Europe was hit, yet again, by Islamic terrorism. From the January 1st nightclub shooting to the Parsons Green bombing 4 days ago, the tally for the year is now 132 deaths and 572 injured. All explanations and arguments have been tried, at least once, though willingness to openly debate the issue remains jammed between the opposite sides of the political correctness scale. The rigidity of discussion is pathological and, thus, perhaps, it is time to place everyone on a collective therapist couch.
Religion, on one side, and, on the other side, people's reaction to the spectacle of terrorism on their mobile, computer and TV screens, share a common ground. So does the polarization of world views, both inwards and outwards vis-à-vis the West. Ironically, the answer may not reside in a groundbreaking formula but in a rather time-worn philosophical quandary: the paradox of tragedy. This is one of the many crossroads of modern life, whether it is consciously (or unconsciously) lived in an archaic or full blown post-modern manner.
The paradox of tragedy is embodied in a simple question: how can humans feel pleasure from something which is painful? Tragedy is a form of drama, i.e. the portrayal of human suffering from which the audience renders pleasure. The original Greek word for this phenomenon is catharsis, a metaphor coined by Aristotle to describe the effect of tragedy on the viewer. It translates as “purification”, i.e. the audience's purgation of emotions through art. For Nietzsche, instead, thought that the pleasure found in tragedy was not due to the Aristotelian self-cleansing phenomenon through extreme exposition to pity and fear, but to a particular joy experienced by the witnessing of destruction –the sensuous acceptance of the terror of existence itself. In the middle of those two philosophical extremes, though, and more mechanistic as to how the transition from pain to pleasure takes place, there's David Hume. For the Scottish philosopher, when in the presence of tragedy humans witness the marriage between the horror of the scene and the sheer beauty of how it is presented, and if the latter is more powerful than the former, the “miracle” happens and we are capable of experiencing pleasure, always against the backlash of the certainty that, after all, we are in the presence of mere fiction and no real suffering is being inflicted on anybody. This explanation, though, falls short of elucidating the transition itself. I think that philosopher Susan Feagin completes the work of Hume in that respect. Allow me to explain.
For Feagin the explanation lies in the duality of human responses to what they witness. On one side there are the immediate gut reactions while, on the other side, there are meta-responses, i.e. the response to the response. This is illustrated, for example, by the laughter experienced when we see somebody clumsily stumbling on something and landing on the ground in a funny way (response), but then feeling shame for rendering amusement out of someone else’s unfortunate accident (meta-response). Almost infinite combinations can be found within this duality, e.g. surprise to a chill reaction towards danger, amusement for blushing when we are introduced to an attractive person, anger at our lack of compassion when stumbling upon a street beggar, etc.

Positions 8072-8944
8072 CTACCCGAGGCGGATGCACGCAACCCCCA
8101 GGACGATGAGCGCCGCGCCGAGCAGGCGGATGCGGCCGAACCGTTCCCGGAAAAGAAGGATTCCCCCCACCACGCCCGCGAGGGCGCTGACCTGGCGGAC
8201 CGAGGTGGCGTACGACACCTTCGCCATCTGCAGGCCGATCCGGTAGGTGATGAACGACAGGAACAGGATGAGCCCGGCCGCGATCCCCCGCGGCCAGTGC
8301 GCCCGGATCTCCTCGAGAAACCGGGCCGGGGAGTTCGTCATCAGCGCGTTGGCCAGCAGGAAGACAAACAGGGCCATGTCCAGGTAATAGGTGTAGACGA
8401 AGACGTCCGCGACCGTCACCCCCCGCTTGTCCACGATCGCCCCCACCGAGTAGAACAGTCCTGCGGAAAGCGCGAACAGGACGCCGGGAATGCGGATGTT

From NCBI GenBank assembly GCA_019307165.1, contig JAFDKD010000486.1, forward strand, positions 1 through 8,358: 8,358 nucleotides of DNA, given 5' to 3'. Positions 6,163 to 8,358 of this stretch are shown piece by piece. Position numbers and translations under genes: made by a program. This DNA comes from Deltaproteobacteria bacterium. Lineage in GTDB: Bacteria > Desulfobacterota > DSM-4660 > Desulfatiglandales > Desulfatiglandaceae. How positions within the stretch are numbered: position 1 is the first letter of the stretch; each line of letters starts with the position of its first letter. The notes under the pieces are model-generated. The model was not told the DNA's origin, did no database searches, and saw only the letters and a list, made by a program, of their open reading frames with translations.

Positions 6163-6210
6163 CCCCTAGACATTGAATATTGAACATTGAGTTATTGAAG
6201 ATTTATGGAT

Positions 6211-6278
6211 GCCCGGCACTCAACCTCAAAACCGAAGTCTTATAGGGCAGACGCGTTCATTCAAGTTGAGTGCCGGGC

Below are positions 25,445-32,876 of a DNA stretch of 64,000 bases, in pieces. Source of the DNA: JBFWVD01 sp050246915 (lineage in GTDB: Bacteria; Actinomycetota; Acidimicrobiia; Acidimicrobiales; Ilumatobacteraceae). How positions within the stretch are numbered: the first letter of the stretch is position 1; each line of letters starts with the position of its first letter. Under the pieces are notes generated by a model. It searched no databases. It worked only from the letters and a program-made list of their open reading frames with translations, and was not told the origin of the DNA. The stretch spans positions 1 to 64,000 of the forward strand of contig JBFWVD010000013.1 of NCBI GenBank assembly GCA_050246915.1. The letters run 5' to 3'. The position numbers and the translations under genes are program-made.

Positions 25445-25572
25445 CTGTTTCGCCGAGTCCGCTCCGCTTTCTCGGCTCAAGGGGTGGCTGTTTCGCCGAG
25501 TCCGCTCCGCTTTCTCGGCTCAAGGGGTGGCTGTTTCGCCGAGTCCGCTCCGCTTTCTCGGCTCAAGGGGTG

Under this elegant solution to the paradox of tragedy it can be said that the audience’s response of displeasure towards others' suffering is met with a meta-response of pleasure. And such pleasure comes from recognizing, via the displeasure, that we’re compassionate in the presence of suffering, thus humanizing ourselves by empathizing and joining the human species in togetherness. In normal circumstances, the self-congratulatory meta-response as a solution to the paradox of tragedy works only to the extent that we are faced with fictional representations of suffering. However, we are not living under normal circumstances. The mechanics of the meta-response solution as developed by Feagin would not apply seamlessly to real life situations, for it is expected that a functioning, non-psychopathic human being identifies him or herself at a moral level with the suffering of the others and, henceforth, experiences compassion and solidarity –at least at the emotional level, whether a helping hand is extended or not. However, we live in the aftermath of a relativist earthquake. Half of the world has receded or remained in pre-modern times while the other, by will or inertia, has stepped into the dark hole of postmodernism. Neil Postman, in "Amusing Ourselves to Death", wrote that as the influence of print waned the content of politics, religion, and education was recast in terms most suitable to television. This is no more. The immediacy, hyperrealist nature of social media has transformed the tangibility of existence. The instant feedback and the omnipresent witness has fulminated the deep introspection formerly needed after receiving a message and turned it into a gut reaction. The response and the meta-response has shortened to an almost invisible closeness and how we feed it back to the world defines who we are via a like, 140 characters, or a paintbrush meme.